From the Publisher
"Sand, secrets, Nantucket Reds, and romance. A fresh, feel-good debut."Boston Globe"
Fans of Sarah Dessen will find much to like here, as the charm of this summery yarn lies in Cricket's open appeal. Readers will root for her as she falls down, takes her lumps, and moves forward to her final year in high school, always remembering what she learned under the Nantucket sun."Library Journal"
Several elements in this novel make it a little more than just another summer romance. Cricket's struggle to define herself apart from Jules, her decision to follow her heart, and her realization that she can rise above her parents' divorce make this a story that many teens will find absorbing."VOYA"
A rich, satisfying novel."Providence Journal"
Utterly romantic and fun. I didn't want Nantucket Blue to end."New York Times best-selling author Jenny Han"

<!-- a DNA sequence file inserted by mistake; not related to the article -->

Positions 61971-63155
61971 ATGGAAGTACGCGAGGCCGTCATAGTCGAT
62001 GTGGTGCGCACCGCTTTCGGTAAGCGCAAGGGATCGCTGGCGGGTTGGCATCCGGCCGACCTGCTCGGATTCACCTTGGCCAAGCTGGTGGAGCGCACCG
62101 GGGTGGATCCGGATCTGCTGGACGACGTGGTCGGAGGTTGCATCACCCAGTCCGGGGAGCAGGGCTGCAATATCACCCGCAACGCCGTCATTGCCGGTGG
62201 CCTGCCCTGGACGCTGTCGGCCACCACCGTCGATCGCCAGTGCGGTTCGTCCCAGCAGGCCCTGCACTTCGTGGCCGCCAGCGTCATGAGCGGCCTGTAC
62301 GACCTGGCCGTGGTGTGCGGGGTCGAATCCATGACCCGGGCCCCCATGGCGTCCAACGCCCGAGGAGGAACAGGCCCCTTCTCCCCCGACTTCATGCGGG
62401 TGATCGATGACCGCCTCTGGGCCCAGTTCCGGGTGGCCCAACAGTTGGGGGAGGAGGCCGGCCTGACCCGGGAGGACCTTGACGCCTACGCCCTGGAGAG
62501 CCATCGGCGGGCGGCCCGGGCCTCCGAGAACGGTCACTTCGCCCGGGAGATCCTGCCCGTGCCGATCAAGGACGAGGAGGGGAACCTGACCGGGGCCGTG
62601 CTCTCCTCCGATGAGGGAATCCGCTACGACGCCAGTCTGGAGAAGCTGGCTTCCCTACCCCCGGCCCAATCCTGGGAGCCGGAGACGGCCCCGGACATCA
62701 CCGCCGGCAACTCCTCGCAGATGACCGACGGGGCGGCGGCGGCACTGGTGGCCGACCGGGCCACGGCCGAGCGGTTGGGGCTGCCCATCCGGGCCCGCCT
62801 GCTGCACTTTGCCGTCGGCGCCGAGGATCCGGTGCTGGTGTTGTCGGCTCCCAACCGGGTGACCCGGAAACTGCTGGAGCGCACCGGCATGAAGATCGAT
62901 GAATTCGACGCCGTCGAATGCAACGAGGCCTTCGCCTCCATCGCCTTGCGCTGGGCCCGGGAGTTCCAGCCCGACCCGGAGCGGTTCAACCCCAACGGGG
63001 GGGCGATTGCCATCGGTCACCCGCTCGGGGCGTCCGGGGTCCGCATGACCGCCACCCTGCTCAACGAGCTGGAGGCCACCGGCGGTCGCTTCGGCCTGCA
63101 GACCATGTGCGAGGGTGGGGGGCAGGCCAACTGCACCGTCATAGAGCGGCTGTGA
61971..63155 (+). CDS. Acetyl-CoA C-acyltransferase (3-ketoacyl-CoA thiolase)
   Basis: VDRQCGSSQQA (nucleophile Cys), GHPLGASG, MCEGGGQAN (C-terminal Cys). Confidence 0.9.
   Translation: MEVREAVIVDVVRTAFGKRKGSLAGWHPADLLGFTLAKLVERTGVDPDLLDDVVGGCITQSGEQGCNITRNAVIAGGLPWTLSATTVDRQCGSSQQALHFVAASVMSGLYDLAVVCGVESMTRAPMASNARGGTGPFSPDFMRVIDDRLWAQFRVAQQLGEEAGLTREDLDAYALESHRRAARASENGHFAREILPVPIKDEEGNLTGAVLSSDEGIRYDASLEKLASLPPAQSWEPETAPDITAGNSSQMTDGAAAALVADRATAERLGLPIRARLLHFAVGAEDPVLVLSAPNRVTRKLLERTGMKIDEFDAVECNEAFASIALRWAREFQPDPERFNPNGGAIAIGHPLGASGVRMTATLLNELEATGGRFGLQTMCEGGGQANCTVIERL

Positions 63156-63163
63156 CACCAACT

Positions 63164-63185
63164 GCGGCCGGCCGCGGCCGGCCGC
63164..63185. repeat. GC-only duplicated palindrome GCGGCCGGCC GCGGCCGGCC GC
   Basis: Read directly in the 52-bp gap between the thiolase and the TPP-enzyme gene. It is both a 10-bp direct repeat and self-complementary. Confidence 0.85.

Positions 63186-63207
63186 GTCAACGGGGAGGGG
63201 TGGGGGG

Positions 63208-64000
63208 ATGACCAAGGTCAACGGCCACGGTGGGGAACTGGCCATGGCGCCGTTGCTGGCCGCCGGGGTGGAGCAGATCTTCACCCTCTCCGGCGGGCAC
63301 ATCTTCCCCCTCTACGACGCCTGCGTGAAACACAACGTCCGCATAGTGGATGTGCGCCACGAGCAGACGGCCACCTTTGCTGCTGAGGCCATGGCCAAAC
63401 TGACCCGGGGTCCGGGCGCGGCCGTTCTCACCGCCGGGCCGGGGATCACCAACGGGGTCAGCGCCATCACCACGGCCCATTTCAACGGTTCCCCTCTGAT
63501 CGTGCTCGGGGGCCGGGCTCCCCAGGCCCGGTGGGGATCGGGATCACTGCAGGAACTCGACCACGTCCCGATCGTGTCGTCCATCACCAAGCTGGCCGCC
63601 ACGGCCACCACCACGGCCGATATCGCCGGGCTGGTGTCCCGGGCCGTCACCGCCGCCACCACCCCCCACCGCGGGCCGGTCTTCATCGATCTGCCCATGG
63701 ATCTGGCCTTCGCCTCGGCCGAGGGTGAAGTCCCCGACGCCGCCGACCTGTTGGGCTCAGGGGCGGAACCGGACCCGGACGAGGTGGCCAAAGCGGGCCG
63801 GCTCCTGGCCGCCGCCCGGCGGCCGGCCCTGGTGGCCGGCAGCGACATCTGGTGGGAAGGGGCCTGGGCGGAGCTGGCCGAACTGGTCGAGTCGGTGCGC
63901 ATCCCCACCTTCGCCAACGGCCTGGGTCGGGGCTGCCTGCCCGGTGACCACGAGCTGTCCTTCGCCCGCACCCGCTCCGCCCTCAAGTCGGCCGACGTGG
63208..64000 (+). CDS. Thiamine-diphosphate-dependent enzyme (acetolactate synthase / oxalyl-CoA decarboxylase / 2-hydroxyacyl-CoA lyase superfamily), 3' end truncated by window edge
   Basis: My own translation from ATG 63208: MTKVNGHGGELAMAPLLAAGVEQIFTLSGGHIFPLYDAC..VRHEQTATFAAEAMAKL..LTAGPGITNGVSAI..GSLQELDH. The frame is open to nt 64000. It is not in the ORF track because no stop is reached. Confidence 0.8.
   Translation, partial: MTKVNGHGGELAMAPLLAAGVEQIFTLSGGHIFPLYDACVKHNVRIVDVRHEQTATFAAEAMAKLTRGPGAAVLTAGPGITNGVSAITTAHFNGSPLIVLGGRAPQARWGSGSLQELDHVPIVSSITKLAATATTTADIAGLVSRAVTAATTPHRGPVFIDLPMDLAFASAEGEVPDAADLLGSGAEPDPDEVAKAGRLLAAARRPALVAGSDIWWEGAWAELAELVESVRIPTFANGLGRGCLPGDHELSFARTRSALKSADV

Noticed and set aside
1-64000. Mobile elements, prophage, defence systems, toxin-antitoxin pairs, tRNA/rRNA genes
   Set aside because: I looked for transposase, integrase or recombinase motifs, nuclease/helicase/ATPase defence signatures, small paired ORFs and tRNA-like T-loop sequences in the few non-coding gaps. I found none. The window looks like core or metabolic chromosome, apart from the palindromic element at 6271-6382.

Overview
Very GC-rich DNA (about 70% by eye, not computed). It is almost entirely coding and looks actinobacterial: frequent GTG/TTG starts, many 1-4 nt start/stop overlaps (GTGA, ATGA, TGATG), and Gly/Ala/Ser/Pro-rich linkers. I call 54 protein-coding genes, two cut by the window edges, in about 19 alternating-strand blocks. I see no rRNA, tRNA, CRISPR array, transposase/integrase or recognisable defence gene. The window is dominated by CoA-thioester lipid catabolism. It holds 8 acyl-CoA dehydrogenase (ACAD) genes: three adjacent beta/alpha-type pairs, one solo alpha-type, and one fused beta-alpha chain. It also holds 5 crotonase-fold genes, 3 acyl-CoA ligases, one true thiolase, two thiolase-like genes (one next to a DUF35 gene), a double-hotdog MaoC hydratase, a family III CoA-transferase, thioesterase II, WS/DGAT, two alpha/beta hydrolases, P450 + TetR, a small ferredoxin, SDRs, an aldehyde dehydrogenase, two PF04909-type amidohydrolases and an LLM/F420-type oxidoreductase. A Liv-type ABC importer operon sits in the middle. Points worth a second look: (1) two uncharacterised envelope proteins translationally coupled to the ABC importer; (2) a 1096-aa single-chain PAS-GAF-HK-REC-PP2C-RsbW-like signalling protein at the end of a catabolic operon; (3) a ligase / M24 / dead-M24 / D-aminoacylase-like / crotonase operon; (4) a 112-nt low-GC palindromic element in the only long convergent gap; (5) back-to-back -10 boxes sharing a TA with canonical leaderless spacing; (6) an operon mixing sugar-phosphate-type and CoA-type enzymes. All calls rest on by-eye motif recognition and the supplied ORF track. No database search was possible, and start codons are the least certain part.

Just like the moonlit shores of the island where it is set, Nantucket Blue casts a spell that will make you hope the summer never ends."Elin Hilderbrand, author of Beautiful Day"
[Howland] evokes the Nantucket setting vividly . . . when it comes to indulgent beach reading, sometimes it's more fun to get pushed over by a wave than to stay safely on your towel."The New York Times
*"Readers should feel empowered by Cricket's efforts to grow up into a strong, honest, and emotionally intelligent young woman, even as they are enchanted by the romantic and exclusive island setting. This is a natural beach read, but will easily win Howland year-round fans, too."Publishers Weekly, starred review